Israeli air raids struck buildings and roads in the Gaza Strip on Tuesday with the army poised to implement a security zone in the Palestinian territory intended to thwart militant rocket attacks. Army helicopters fired missiles, heavily damaging offices connected to the ruling Fatah movement and roads in the northern part of the territory.
The latest air assault came just hours after Israeli Defence Minister Shaul Mofaz ordered the army to begin assembling a security zone in northern Gaza that Palestinians will be barred from entering. Helicopter rockets slammed into the offices of Palestinian leader Mahmud Abbas's party at the northern town of Beit Lahiya, causing serious damage but no injuries, Gaza security sources said.
The army said the buildings in Beit Lahiya were used by the Al-Aqsa Martyrs Brigades, an armed offshoot of Fatah. Helicopters also raided roads and a bridge used to access sites from where rockets are fired, the army added. 'These are used by terror organizations to reach the launching grounds from which terrorists fire projectile rockets at Israel,' it said.
'The objective of targeting these routes is to prevent the passage of terrorists to the rocket launching grounds, and to disrupt the repeated attempts to fire projectile rockets at Israeli targets.' Al-Aqsa claimed responsibility for firing rockets into southern Israel on Monday, one of which landed near a nursery school but none of which caused any damage or injuries. Israel had threatened a major retaliation to repeated rocket attacks, three months after withdrawing all Jewish settlers and troops from the Gaza Strip following a 38-year occupation.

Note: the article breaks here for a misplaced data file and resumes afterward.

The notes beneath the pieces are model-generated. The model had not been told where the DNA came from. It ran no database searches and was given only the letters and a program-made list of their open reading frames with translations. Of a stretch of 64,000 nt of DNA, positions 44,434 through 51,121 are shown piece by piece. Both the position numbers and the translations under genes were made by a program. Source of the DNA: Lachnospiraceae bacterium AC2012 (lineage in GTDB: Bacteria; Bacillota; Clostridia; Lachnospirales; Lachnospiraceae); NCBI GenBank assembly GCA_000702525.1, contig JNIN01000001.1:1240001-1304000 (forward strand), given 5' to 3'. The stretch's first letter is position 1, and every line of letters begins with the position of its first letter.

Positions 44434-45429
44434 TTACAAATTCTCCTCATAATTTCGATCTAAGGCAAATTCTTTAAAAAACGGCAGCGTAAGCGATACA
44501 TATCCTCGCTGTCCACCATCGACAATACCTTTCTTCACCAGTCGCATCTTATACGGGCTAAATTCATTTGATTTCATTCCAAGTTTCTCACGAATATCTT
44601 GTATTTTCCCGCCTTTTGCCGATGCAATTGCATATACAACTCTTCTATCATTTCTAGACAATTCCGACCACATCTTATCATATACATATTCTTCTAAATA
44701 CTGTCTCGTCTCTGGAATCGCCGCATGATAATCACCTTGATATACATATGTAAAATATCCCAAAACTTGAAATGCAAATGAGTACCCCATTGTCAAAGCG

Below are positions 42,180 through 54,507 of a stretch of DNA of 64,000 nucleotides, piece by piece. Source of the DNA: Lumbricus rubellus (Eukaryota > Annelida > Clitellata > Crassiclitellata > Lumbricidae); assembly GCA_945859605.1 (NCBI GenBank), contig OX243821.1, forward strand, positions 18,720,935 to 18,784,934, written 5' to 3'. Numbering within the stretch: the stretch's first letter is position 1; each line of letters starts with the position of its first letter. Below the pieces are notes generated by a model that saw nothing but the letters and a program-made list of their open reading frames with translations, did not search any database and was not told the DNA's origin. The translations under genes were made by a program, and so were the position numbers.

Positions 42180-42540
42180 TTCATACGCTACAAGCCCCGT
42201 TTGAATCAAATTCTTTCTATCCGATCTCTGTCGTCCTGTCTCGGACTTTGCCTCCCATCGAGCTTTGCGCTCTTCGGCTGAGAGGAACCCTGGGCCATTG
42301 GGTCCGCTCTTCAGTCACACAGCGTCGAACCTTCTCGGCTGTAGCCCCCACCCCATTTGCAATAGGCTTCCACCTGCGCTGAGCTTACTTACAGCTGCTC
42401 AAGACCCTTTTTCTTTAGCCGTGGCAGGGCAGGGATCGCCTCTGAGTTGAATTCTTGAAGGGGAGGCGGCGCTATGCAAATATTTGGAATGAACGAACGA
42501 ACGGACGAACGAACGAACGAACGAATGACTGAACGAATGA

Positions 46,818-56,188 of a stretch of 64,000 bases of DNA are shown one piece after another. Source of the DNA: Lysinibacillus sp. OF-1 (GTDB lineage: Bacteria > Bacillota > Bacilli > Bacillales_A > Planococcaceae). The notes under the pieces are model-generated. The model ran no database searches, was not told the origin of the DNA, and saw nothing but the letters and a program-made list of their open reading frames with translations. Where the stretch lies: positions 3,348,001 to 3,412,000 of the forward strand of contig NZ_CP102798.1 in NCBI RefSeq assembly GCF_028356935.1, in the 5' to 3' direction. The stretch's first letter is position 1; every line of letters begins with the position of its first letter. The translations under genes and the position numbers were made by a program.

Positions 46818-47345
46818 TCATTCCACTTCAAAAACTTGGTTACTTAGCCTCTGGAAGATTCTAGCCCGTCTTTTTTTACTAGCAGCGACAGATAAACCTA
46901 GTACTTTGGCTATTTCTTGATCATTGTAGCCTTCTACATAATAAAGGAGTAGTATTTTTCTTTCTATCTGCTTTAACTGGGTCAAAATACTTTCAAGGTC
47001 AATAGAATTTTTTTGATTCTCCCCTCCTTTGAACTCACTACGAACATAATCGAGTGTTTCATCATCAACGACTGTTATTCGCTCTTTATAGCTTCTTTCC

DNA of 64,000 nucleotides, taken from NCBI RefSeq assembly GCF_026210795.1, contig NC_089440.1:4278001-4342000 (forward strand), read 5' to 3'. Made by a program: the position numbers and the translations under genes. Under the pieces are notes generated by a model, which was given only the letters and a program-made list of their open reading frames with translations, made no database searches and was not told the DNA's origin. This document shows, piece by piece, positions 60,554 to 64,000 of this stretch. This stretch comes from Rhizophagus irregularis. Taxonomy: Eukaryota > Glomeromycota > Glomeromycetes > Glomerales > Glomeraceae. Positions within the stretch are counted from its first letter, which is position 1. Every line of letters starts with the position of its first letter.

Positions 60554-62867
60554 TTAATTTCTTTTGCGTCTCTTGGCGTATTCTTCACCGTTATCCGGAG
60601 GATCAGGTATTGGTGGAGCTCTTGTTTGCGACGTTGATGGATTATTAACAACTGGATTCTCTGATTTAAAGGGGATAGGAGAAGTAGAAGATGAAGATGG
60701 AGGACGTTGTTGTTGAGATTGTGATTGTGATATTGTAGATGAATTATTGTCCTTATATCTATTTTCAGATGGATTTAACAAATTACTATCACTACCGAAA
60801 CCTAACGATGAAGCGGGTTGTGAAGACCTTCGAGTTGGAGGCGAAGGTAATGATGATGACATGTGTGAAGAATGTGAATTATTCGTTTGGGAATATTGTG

After months of talk about setting up a 'security strip' as a buffer zone to protect Israel against militant attacks, Mofaz late Monday ordered the army to begin implementing the precaution zone in northern Gaza. The decision would put a 'limitation' on Palestinians circulating in northern Gaza, a defence ministry source said.
Palestinian political and militant leaders have rejected the plan outright. An Israeli military told AFP that said movement on the security zone could come in the 'next few days', with talks still underway to determine its size and logistics.
'In terms of exactly what this zone or strip will be is still being decided upon' in talks within the army and defence ministry, the source said. 'Nothing has changed so far at the ground level. There hasn't been an operational order given to the ground forces to redeploy or change anything.'
After a security meeting on Thursday, Prime Minister Ariel Sharon ordered the army to establish the no-man's land. Any Palestinian straying into the zone could be shot by troops from across the border. Local media had reported that the army were awaiting an improvement in the weather before starting to enforce the area, albeit without reoccupying the territory iwth ground troops.
Israeli television said that helicopters would play a key role in enforcing the 'sterile' zone, largely to envelop former Jewish settlements. Palestinian prime minister Ahmed Qorei has 'categorically rejected' the plans and warned against 'the consequences' of the security buffer zone, reports Forbes. I.L.
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